Jill Biden Says Her Grandmother, Who Taught in One-Room Schoolhouse, Inspired Her to Teach

"She opened up new worlds," the first lady said at a White House ceremony to honor the National Teachers of the Year

Jill Biden
Photo: Susan Walsh/AP/Shutterstock

First Lady Jill Biden told her fellow educators about the spark of inspiration that ignited her passion for teaching.

"We all have a moment when our story began — or a person who set us on this path," Dr. Biden said Monday at the White House during a speech for the 2020 and 2021 State and National Teacher of the Year Ceremony. "Mine is my grandmother."

In addition to her duties as first lady, Dr. Biden is a professor of English at Northern Virginia Community College but her interest in standing at the front of a classroom began as a girl observing her grandmother.

"She taught at an old-fashioned, one-room schoolhouse, crammed with three grades of students," Biden, 70, said. "Some days, she would take me with her, and when I was lucky, I got to ring the brass bell that called her students to class."

About 100 teachers were honored at the White House event on Monday, including the 2021 National Teacher of the Year Juliana Urtubey, who teaches at Kermit R. Booker, Sr. Innovative Elementary School in Nevada, and 2020 National Teacher of the Year Tabatha Rosproy, who teaches at Winfield Early Learning Center in Kansas.

"Everyone is here today for a reason. A teacher who pushed you to dream you could make a difference. A child who inspired you to make the world work a little better for her. A time when you realized no one else was going to do the hard work of changing things if you didn't answer the call," Biden said, before telling those receiving honors about her grandmother.

"She was a good teacher. She loved it. And her students could tell. She didn't just teach letters and arithmetic, she opened up new worlds. When she read to us — from Charlotte's Web, or my favorite, Mary Poppins — she was spellbinding. And every child who passed through the walls of her little classroom became enchanted," Biden recalled.

Spending time in her grandmother's classroom, Biden said she wanted to follow in her footsteps. "I wanted to help kids see their world in a different way," she said. "I wanted to help them find their own voices through writing."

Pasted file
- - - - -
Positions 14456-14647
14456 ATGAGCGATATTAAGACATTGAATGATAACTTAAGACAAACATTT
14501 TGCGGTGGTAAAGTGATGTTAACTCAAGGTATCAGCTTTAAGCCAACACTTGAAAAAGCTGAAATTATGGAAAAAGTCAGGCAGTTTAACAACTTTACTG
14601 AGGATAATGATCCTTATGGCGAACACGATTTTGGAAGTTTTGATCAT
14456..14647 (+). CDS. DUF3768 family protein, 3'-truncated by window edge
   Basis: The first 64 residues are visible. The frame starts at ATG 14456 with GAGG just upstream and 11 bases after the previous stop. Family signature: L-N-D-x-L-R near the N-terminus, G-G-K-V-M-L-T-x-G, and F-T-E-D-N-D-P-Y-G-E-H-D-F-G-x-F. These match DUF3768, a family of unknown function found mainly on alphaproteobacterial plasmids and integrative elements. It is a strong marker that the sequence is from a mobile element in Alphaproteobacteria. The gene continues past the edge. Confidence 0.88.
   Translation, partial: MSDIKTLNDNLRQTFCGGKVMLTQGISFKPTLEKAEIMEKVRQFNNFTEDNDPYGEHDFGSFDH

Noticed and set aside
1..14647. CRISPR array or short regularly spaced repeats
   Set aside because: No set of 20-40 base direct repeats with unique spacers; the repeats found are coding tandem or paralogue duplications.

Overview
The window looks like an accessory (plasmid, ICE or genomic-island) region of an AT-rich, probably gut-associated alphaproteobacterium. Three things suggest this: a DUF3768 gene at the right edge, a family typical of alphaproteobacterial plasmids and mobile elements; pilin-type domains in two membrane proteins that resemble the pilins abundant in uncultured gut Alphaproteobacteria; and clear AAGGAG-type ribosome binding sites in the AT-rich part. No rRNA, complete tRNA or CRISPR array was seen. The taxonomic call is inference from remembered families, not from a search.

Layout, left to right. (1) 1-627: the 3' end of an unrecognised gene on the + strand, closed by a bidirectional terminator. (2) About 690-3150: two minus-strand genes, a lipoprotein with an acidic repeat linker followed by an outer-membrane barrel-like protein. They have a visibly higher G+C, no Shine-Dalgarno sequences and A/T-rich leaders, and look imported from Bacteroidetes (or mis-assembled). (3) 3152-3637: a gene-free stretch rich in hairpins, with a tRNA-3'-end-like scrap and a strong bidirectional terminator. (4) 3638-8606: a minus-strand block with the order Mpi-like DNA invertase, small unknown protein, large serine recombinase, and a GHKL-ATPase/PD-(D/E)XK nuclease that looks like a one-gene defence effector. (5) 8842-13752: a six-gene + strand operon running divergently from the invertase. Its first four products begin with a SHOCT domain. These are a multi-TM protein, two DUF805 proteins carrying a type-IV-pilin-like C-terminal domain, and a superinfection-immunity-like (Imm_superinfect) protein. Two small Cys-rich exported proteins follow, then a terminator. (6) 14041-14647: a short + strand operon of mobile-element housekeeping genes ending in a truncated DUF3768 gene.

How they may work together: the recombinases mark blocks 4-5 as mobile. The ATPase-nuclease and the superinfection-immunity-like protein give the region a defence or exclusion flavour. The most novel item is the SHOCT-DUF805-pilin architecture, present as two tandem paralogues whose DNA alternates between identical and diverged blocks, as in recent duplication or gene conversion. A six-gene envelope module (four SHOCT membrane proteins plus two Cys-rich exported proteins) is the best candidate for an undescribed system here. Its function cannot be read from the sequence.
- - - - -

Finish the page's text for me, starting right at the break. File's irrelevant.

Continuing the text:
Biden said she still has the bell her grandmother rang to call students to their lessons. "When my grandmother died, she didn't leave behind a giant estate," she said. "But what I inherited from her — what I still have to this day — is the simple brass school bell that she used to let me ring. And when I think about that bell, I think about the way her legacy — her love of learning, her patience and compassion — resonated into the world like waves of sound, changing those who heard its ring."

Though teachers may not always know how their hard work and dedication affects the students in their classrooms, the first lady assured teachers they are making a difference in the lives of the kids who may grow up to influence others or make the world a better place.

"I think of every student [my grandmother] taught, and wonder what amazing things they grew up to do. Perhaps they are public servants working to make our communities a little stronger, a little fairer. Perhaps they are doctors saving lives, or architects building our cities, or scientists working to solve global challenges," she said. "And of course, there's at least one teacher."

"Someone inspired you, too. Someone helped you find your path," Dr. Biden added. "And I know that they would be proud to know how far you've come."

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